In the 1880s, Grimshaw maintained a London studio in Chelsea, not far from the comparable facility of James Abbott McNeill Whistler. After visiting Grimshaw, Whistler remarked that "I considered myself the inventor of Nocturnes until I saw Grimmy's moonlit pictures." Unlike Whistler's Impressionistic night scenes, however, Grimshaw worked in a realistic vein: "sharply focused, almost photographic," his pictures innovated in applying the tradition of rural moonlight images to the Victorian city, recording "the rain and mist, the puddles and smoky fog of late Victorian industrial England with great poetry."
Some artists of Grimshaw's period, both famous and obscure, generated rich documentary records; Vincent Van Gogh and James Smetham are good examples. Others, like Edward Pritchett, left nothing. Grimshaw left behind him no letters, journals, or papers; scholars and critics have little material on which to base their understanding of his life and career.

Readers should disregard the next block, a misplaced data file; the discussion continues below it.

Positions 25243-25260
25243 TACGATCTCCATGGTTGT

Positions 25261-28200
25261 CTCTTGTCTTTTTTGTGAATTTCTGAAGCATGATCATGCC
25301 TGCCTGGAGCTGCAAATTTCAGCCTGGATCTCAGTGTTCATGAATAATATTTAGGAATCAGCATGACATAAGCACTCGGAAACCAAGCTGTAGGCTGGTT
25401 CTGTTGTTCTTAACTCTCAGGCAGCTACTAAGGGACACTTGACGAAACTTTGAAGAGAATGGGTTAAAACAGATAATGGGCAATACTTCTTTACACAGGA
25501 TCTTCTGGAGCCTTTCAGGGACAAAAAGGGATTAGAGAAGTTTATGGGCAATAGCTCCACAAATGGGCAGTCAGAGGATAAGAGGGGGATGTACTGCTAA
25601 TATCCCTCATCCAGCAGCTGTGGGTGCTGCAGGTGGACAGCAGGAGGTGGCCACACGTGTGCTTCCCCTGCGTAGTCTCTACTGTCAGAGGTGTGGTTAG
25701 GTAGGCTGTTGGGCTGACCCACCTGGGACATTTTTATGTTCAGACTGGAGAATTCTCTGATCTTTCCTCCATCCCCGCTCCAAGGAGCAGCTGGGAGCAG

Grimshaw died 13 October 1893, and is buried in Woodhouse cemetery, Leeds. His reputation rested, and his legacy is probably based on, his townscapes. The second half of the twentieth century saw a major revival of interest in Grimshaw's work, with several important exhibits of his canon. Related Paintings of Atkinson Grimshaw :. | The Old Gates Yew Court Scalby near Scarborough | A Lane by Moonlight with Twon Figures | Spirit of the Night | Iris | Day Dreams |
Related Artists:ARALDI, Alessandro
Italian Painter, ca.1460-1530
He apparently assisted with contemporary Cristoforo Caselli (il Temperello). His work shows the influences of early Venetian Renaissance painters such as Giovanni Bellini and Vivarini, but also Lorenzo Costa from Ferrara. He painted frescoes in the Benedictine monastery of San Paolo. He also painted two scenes with the story of St. Catherine, the Dispute before the emperor Maximilian and St. Catherine and St. Jerome, including an odd Annunciation (1514), for the abbess Giovanna da Piacenza (1514). Antonio Allegri (Correggio) would complete his own masterpiece frescoes for the abbess in a strikingly different, and for the age, more modern, style.Walter Withers